Where warming hits home
GLOBAL warming has a taste in this village. It is the taste of salt.
Only a few years ago, water from the local pond was fresh and sweet on Samit Biswas’ tongue. It quenched his family’s thirst and cleansed their bodies.
But drinking a cupful now leaves a briny flavor in his mouth. Tiny white crystals sprout on Biswas’ skin after he bathes and in his clothes after his wife washes them.
The change, international scientists say, is the result of intensified flooding caused by shifting climate patterns. Warmer weather and rising oceans are sending seawater surging up Bangladesh’s rivers in greater volume and frequency, experts say, overflowing and seeping into the soil and water supply of thousands of people.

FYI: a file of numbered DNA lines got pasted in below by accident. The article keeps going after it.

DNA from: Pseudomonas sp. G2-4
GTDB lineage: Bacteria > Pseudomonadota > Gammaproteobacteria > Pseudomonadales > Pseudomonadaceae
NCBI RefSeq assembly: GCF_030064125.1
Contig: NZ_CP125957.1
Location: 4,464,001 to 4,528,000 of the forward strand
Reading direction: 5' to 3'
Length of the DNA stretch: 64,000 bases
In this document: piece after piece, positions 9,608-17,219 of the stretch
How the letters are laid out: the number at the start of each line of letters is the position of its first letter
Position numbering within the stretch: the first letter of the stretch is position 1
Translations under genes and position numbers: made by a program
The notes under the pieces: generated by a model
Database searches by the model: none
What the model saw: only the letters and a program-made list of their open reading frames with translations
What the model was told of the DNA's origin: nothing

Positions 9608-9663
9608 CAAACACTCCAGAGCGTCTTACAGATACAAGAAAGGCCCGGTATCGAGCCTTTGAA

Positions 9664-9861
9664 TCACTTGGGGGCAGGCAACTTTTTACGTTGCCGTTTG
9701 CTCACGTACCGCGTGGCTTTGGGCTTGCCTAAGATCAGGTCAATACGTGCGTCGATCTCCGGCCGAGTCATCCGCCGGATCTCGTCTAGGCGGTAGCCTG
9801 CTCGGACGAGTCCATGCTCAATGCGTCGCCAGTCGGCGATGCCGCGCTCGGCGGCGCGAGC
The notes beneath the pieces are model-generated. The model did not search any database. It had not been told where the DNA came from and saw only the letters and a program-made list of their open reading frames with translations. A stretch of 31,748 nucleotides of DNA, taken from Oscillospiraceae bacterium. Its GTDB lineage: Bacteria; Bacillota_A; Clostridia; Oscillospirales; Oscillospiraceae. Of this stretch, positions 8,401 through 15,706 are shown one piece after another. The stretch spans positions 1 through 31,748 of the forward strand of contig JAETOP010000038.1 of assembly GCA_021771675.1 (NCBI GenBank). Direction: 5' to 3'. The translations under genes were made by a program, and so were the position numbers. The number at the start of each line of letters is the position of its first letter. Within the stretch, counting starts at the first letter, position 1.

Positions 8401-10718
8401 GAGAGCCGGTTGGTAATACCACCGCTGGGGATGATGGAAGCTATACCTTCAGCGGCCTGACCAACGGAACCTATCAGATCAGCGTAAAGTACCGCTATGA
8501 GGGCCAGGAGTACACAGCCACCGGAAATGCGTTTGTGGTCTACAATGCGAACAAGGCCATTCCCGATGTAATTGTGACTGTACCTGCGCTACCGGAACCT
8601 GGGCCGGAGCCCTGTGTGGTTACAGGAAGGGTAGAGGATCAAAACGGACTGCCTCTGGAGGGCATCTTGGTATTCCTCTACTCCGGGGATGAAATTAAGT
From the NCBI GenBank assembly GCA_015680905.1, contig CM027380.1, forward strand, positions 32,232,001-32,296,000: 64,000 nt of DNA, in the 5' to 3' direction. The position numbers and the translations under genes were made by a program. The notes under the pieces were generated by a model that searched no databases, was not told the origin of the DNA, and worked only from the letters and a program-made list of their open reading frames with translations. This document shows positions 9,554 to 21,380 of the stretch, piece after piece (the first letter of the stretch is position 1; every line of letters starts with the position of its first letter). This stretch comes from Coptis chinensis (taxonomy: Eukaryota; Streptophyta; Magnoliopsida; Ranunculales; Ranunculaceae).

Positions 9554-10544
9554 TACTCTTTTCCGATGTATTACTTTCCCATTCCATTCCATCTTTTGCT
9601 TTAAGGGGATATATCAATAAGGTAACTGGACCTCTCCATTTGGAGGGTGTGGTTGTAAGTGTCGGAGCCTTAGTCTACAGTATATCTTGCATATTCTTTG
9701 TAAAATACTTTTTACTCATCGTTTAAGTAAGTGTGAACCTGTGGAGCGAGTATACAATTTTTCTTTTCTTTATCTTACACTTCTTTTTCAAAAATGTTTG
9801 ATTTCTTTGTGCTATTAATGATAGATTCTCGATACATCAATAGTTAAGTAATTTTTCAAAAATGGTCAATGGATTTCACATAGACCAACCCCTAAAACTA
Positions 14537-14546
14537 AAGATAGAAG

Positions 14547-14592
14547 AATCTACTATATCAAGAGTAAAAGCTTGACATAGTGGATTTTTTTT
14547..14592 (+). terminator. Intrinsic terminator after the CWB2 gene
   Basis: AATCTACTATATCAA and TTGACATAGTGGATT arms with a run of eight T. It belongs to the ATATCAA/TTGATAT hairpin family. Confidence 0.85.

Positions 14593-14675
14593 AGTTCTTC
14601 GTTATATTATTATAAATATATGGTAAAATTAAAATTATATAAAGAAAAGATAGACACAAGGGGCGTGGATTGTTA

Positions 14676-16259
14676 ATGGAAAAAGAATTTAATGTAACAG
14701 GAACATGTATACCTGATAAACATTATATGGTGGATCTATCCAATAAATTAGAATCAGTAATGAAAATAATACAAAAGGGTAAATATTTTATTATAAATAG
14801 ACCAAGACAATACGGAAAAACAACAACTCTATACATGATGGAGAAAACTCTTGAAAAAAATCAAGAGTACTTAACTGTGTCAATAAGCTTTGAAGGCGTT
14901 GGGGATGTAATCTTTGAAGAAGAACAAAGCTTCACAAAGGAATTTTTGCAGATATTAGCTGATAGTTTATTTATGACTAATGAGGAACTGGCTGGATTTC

Their lives are being squeezed by distant lands they have seen only on television -- America, China and Russia at the top of the list -- whose carbon emissions are pushing temperatures and sea levels upward. This month, a long-awaited report by the United Nations said global warming fueled by human activity could lift temperatures by 8 degrees and the ocean’s surface by 23 inches by 2100.
Here in southwestern Bangladesh, the bleak future forecast by the report is already becoming reality, bringing misery along with it.
The heavier than usual floods have wiped out homes and paddy fields. They have increased the salinity of the water, which is contaminating wells, killing trees and slowly poisoning the mangrove jungle that forms a barrier against the Bay of Bengal.